Among them is Berlin's Bella'Gio lounge, which began selling Keno and other lottery games last year.

Bar manager Louise Jacques said most customers have reacted positively to the game's availability.

"There's people that come in here like clockwork and they have fun spending $10, $20, $30, $40," Jacques said.

Bella'Gio sold approximately $29,000 in Keno tickets between July 2016 and late April, according to lottery data.

Jacques said there are residual benefits: Keno might keep paying customers in their seats a bit longer.

"I think it's brought in [extra] business," she said.

Michael Hunter, the lottery's chief operating officer, estimated that there are another 1,500 potential restaurants and bars that could sell Keno in the state, though he admits the game isn't a match for every establishment.

By the numbers

To play Keno, bettors fill out a slip, indicating the number of games they want to play and the amount to be wagered per game (between $1 and $20). They also choose how many numbers or "spots" (between one and 10) they want to try to hit out of a possible 80.

Every four minutes, the lottery's system randomly selects 20 numbers, which are displayed on all Keno screens and the lottery website. Bettors can win depending on how many of their numbers match those on the screen.

The largest single prize so far, $200,000, was won in Groton, when a bettor matched all seven of his selected numbers.

While Kelly's on Campbell has put up the biggest Keno numbers among new lottery retailers, the top overall Keno retailer in the first year was Newtown Convenience in Newtown, which sold approximately $1.2 million in tickets, according to officials.

As of last week, lottery retailers had sold nearly 11 million Keno tickets. Of the games played, 83 percent were for $1 or $2 wagers, and the average number of games played per ticket was 2.7, lottery officials said.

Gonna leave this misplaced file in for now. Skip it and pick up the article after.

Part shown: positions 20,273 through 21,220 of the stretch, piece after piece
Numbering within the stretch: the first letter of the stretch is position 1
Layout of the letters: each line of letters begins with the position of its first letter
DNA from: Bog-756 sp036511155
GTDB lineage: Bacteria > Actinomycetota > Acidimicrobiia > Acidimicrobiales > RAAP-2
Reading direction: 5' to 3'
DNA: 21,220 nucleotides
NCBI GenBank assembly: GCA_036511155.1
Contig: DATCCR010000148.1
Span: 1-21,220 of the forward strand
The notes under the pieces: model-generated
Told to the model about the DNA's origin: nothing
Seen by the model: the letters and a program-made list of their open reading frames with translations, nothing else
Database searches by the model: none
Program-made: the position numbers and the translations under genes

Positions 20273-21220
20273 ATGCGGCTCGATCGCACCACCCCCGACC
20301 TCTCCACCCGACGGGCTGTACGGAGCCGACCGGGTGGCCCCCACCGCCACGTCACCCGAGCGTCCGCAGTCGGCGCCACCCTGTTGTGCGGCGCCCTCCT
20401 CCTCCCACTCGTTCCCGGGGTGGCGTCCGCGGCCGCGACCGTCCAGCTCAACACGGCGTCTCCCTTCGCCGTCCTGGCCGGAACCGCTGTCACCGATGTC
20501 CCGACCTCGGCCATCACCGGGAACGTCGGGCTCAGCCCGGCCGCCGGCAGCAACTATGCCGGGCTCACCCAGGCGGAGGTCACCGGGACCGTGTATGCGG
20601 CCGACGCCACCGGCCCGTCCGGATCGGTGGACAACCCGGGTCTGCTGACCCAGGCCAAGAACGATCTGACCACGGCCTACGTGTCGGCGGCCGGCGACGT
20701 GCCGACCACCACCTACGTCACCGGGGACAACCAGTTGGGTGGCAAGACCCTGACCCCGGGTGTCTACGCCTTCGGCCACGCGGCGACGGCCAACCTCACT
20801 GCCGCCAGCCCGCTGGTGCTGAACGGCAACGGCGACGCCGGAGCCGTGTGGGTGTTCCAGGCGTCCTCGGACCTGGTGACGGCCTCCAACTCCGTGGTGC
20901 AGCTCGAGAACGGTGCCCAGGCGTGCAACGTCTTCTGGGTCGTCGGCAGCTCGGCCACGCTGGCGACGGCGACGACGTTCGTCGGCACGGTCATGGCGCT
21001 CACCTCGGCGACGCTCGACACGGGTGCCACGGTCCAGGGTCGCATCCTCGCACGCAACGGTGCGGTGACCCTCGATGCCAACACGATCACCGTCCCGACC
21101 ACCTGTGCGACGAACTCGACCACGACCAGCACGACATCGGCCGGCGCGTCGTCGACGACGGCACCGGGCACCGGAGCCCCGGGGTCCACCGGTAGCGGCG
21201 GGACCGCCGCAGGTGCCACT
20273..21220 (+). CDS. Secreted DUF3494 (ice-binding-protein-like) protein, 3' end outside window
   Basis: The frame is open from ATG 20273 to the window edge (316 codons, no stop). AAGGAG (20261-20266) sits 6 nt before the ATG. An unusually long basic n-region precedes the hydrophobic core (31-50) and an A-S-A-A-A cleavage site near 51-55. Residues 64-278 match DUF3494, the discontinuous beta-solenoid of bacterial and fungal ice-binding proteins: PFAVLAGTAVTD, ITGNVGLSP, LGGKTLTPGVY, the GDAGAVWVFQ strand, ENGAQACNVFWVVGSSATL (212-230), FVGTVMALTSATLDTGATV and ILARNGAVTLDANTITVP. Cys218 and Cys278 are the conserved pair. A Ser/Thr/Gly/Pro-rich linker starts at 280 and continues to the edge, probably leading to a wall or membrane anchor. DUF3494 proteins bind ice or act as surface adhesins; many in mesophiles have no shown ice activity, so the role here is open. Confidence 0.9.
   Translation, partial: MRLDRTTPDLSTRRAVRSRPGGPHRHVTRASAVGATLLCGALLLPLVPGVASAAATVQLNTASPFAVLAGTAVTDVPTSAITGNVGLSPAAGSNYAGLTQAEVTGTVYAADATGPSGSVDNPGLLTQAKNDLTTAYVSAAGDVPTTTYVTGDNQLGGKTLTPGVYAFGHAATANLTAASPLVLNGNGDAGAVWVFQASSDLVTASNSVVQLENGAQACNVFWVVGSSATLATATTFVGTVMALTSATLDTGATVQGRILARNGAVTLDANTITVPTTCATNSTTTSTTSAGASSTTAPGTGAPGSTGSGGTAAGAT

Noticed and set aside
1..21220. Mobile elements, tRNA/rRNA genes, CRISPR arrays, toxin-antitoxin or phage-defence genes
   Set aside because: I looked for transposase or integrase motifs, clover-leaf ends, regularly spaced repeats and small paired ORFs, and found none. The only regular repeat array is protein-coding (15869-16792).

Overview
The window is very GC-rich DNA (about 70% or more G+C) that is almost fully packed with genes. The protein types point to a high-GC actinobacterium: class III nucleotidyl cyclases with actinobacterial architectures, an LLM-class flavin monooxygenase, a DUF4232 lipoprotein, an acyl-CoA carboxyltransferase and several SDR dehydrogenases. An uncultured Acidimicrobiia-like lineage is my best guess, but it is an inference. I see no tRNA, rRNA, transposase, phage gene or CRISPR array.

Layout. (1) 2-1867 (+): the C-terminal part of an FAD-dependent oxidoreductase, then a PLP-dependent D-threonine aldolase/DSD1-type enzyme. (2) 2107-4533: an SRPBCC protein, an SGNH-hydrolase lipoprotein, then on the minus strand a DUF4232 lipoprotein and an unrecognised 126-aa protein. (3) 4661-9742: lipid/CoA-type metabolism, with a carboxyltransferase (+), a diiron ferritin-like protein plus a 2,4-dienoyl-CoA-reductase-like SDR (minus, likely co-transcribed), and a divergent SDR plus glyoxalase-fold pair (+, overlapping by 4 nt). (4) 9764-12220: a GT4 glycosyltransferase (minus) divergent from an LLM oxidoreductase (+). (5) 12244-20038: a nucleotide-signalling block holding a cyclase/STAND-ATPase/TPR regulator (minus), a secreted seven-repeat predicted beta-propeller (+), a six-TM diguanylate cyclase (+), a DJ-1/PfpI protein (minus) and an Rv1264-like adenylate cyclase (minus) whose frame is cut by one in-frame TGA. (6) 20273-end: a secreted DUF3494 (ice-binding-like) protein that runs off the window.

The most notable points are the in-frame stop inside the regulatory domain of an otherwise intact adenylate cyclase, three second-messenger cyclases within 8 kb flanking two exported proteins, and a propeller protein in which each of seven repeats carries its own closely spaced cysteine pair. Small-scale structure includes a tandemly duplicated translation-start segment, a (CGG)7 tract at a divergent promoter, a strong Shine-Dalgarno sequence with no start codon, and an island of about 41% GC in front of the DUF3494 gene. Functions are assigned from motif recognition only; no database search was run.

Turner points to those statistics to counter criticism from gambling opponents, who argue that lotteries are akin to a tax on the poor (or poorly informed) and can lead to addiction and even financial ruin for some.

The average Keno player is wagering a relatively small amount and spending less than 15 minutes playing, according to the lottery.

"I think there's a lot of misconceptions out there about Keno," Turner said.

However, not everybody is a small-stakes player.

At Kelly's, for example, some regulars have an appetite for larger wagers, Kelly said. Some might bet a few hundred dollars in a night.

To help those who might have a gambling problem, the lottery licensed the GameSense program, which promotes responsible gaming through messages on Keno screens and elsewhere. As of late February, all Keno retailers in the state also gained the ability to print Keno tickets with a gambling help line printed on them.

Bolstering revenue amid uncertainty

Despite the boost from Keno, lottery officials say they are expecting overall fiscal 2017 revenues to be lower than last year's record-breaking $1.23 billion.

Of that amount, $335.4 million was returned to the state's coffers.

It's not clear if Keno has hurt sales of other lottery games, Turner said, because there are many variables — from the economy to jackpot sizes — that impact the industry.

As of last week, the lottery was expecting to return $325 million to the state's coffers for the fiscal year ending June 30 — the second highest total ever, after last year.

Thomas Trella, director of portfolio strategy and analysis, said the lottery has seen some softening this year in its scratch ticket and Powerball sales, following an unusual spike last year.

Many other state lotteries saw similar increases in 2016, perhaps driven in part by large jackpots, he said.

"It was extraordinarily weird," said Lottery CFO Paul Granato. "We really can't put our finger on those."